More On Legal & Compliancefrom The Advisor's Professional Library
- Pay-to-Play Rule Violating the pay-to-play rule can result in serious consequences, and RIAs should adopt robust policies and procedures to prevent and detect contributions made to influence the selection of the firm by a government entity.
- U.S. Securities and Exchange Commission Information This information sheet contains general information about certain provisions of the Investment Advisers Act of 1940 and selected rules under the Advisers Act. It also provides information about the resources available from the SEC to help advisors understand and comply with these laws and rules.
The SEC and FINRA have settled a case with Goldman Sachs related to the bank’s failure to supervise certain of its employees participating in the firm’s "trading huddles," and as a result, Goldman (GS) will pay $11 million fines to both the SEC and FINRA. Goldman consented to the fines without admitting or denying the findings.
In a statement, FINRA’s head of enforcement, Brad Bennett (below) said the fines were related to the weekly huddles, which the firm began in 2006 and ended in 2011 and which had previously been the subject of an investigation and action by Massachusetts securities regulators.
During those gatherings, FINRA said, Goldman analysts from its Americas equity research group met with traders from the firm’s securities division, and occasionally equity salespeople. The analysts would then disclose the securities on which they were considering making rating changes.
Under a Goldman program called the Asymmetric Service Initiative, some 180 “high-priority clients” selected by Goldman’s institutional sales group were informed of these possible changes in conference calls with the analysts. FINRA also charged Goldman with failing to monitor whether those clients then made trades based on the information they received in the conference calls, which included the analysts’ “most interesting and actionable ideas.” Goldman also failed to monitor for “possible trading in employee or proprietary trading, institutional customer, or market-making and client-facilitation accounts.”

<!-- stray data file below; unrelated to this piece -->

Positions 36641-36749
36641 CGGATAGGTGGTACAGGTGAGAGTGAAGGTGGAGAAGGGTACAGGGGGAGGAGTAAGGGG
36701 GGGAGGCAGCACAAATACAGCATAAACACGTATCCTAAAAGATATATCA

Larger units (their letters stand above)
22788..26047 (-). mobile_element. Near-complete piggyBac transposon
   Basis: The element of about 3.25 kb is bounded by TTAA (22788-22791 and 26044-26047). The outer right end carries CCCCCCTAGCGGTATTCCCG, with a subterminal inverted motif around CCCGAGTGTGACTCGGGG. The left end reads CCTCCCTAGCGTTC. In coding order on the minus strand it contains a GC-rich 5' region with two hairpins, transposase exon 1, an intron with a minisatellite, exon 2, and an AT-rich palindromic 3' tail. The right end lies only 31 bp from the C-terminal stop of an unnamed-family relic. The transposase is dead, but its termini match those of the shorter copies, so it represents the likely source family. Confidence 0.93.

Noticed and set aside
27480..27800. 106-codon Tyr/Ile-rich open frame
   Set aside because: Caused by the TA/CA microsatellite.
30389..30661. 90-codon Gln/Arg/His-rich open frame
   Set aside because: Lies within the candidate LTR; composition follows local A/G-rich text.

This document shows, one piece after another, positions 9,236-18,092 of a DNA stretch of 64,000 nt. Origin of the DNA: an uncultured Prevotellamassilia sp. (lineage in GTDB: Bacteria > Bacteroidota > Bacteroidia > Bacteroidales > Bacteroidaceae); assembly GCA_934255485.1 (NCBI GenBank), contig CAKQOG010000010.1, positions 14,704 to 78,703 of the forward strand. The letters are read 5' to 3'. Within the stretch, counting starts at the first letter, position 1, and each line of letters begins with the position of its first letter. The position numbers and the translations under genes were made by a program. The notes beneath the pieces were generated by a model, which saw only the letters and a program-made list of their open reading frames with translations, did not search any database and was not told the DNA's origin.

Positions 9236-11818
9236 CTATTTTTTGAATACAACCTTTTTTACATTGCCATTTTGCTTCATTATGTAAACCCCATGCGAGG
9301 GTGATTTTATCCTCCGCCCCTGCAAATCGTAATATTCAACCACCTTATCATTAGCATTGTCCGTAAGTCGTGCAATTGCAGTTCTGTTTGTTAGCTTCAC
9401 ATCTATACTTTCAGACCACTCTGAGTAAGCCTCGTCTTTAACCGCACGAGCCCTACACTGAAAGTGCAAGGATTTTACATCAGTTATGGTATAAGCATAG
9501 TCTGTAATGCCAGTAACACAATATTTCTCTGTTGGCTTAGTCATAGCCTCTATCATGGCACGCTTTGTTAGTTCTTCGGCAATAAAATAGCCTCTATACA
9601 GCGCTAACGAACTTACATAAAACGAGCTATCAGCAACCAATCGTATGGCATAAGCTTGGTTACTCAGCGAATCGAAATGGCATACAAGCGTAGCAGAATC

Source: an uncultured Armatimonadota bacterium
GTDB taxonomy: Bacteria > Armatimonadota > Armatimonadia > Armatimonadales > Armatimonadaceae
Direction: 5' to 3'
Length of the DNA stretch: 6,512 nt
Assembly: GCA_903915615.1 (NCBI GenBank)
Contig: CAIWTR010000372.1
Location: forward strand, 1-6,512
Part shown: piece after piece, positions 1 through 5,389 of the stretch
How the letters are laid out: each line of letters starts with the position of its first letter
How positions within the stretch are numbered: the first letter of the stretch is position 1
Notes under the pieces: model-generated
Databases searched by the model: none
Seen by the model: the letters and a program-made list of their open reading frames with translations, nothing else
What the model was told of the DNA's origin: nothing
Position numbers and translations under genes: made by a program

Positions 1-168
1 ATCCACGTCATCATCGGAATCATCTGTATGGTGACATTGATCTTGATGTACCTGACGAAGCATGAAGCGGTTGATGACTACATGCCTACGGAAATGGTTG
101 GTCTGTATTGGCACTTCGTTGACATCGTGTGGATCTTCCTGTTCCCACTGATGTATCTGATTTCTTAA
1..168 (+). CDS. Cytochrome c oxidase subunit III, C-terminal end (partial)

Goldman thus failed to “identify and adequately investigate,” FINRA said, “increased trading in proprietary accounts in advance of the addition of securities to the firm's conviction list, certain transactions effected in an account in advance of changes in published research that warranted review based on their size or profitability and/or atypical trading for that account, and certain spikes in trading volume that immediately preceded the addition of stocks to the firm's conviction list.”
"Goldman's trading huddles created an environment of heightened risk in which material non-public information concerning analysts' published research could be disclosed to its clients,” said Bennett in the statement. Moreover, he said Goldman “did not have an adequate system in place to monitor client trading in advance of changes in its published research."
As an example of how the huddles worked, in its Letter of Acceptance, Waiver and Consent, FINRA said that in late 2008, on the day before the weekly trading huddle, “a research analyst received authorization to add Company A to the firm's conviction buy list. The next day, the analyst stated in a trading huddle that Company A ‘remains our analyst's favorite idea given a favorable strategic position for the evolving shift of certain CDS products from the OTC market to a cleared exchange.’ The firm published a report adding the stock to the firm's conviction buy list the day following the trading huddle.”